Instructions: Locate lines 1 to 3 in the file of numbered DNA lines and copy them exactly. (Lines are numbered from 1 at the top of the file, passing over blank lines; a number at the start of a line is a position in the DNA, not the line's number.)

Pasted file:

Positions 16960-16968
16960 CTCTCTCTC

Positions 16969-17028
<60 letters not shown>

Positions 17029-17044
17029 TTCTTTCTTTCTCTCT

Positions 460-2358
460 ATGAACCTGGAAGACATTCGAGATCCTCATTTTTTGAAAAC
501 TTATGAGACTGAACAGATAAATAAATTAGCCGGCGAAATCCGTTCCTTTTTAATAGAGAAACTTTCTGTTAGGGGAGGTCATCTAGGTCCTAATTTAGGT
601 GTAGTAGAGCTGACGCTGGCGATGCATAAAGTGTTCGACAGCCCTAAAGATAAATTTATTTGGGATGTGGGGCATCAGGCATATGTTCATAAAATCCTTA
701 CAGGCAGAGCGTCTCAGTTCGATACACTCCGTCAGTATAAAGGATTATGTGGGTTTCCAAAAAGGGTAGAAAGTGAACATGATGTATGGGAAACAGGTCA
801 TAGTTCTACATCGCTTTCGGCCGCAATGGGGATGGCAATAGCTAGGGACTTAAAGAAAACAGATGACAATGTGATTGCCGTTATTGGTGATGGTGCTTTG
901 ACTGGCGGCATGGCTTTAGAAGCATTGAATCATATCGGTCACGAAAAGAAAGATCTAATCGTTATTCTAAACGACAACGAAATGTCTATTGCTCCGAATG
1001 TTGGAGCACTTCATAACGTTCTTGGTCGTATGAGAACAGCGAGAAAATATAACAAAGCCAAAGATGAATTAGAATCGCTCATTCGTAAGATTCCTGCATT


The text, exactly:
Positions 16960-16968
16960 CTCTCTCTC

Positions 16969-17028